Profiling viral and host microRNA expression in cells infected with KSHV and EBV
© Whitby et al; licensee BioMed Central Ltd. 2009
Published: 17 June 2009
MicroRNAs are small non-coding RNAs of around 22 nucleotides that post-transcriptionally regulate gene expression. MicroRNAs have important functions in embryogenesis, hematapoiesis and carcinogenesis. Virally encoded microRNAs have been identified in EBV and KSHV and recent data suggest a role for both viral and host microRNAs in pathogenesis. We have developed a custom microarray to detect expression of all human and viral microRNAs. Probes are 60 mer oligonucleotides containing a 40 nucleotide non genomic linker sequence. Four replicates of each probe are represented on the array and eight arrays are printed on each slide. The arrays are printed by Agilent ensuring excellent quality control. We have used this array to profile viral and host microRNAs in KSHV in primary effusion lymphoma (PEL) cells infected with KSHV alone or KSHV and EBV, and in KSHV infected and uninfected endothelial cells. The effect of KSHV reactivation on viral and host microRNA expression was determined by induction of viral replication by an adenovirus vector expressing KSHV ORF 50, the master switch of lytic replication.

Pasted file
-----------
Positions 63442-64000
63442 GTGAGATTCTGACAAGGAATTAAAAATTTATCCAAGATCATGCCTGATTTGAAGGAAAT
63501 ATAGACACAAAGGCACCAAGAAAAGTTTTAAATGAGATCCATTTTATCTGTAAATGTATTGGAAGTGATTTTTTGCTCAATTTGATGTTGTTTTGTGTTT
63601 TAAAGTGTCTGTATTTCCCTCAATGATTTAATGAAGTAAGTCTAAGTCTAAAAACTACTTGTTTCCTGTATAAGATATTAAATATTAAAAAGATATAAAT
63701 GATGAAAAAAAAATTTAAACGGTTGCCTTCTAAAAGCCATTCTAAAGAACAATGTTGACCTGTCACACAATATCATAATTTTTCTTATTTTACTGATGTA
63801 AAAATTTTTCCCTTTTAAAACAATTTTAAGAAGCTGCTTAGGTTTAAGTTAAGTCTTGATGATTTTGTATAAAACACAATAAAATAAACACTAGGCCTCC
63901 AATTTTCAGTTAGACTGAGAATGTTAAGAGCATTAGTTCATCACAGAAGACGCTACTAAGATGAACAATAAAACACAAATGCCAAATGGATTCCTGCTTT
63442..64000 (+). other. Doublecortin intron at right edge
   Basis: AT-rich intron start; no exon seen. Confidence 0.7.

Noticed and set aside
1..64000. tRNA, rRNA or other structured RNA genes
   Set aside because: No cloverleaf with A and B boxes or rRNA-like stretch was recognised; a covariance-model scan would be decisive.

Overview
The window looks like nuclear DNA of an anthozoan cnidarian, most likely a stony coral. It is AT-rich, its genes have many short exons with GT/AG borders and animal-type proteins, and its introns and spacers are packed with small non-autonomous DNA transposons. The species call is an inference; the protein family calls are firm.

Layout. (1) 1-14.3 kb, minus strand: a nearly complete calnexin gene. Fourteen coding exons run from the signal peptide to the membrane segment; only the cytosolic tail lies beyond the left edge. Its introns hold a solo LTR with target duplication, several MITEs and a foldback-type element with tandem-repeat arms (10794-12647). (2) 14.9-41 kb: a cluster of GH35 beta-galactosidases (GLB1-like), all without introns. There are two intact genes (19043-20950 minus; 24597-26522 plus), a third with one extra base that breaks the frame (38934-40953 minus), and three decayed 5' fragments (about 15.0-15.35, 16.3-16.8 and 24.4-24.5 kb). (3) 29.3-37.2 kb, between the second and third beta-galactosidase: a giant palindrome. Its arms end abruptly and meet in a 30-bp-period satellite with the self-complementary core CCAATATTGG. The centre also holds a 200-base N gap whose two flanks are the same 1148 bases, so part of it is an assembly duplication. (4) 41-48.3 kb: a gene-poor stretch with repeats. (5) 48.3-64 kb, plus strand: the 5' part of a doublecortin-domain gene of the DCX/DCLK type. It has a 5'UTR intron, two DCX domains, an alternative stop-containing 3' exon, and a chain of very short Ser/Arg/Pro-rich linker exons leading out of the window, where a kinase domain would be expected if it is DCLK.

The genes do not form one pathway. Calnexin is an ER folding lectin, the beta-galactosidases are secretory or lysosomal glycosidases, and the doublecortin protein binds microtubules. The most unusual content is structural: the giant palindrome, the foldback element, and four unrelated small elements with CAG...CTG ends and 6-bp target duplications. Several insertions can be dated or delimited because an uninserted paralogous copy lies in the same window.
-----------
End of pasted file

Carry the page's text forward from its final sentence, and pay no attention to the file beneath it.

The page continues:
KSHV encoded microRNAs were detected in PEL cell lines during latency and levels of expression did not substantially change after reactivation. The EBV co-infected PEL cell lines also expressed high levels of the EBV encoded BART2 microRNAs but not the BHRF1–3 microRNAs. Interestingly, KSHV reactivation caused an increase of EBV encoded microRNAs. PEL lines display a unique cellular microRNA expression pattern which may contribute to their post-germinal center arrested phenotype.
In addition, we detected for the first time viral and cellular microRNA expression patterns in two different endothelial cell lines (TIVE and SLK) latently infected with KSHV. KSHV infection leads to a marked induction of human microRNA expression including several microRNAs with known roles in carcinogenesis. Ongoing studies include microRNA profiling of EBV infected B cells and lymphoma cell lines as well as KSHV infected primary B cells.
Viral microRNAs are expressed in infected cells and likely modulate both viral and host genes relevant to lymphomagenesis. EBV and KSHV infection also up-regulate expression of host microRNAs previously shown to play a role in tumorogenesis.
This article is published under license to BioMed Central Ltd.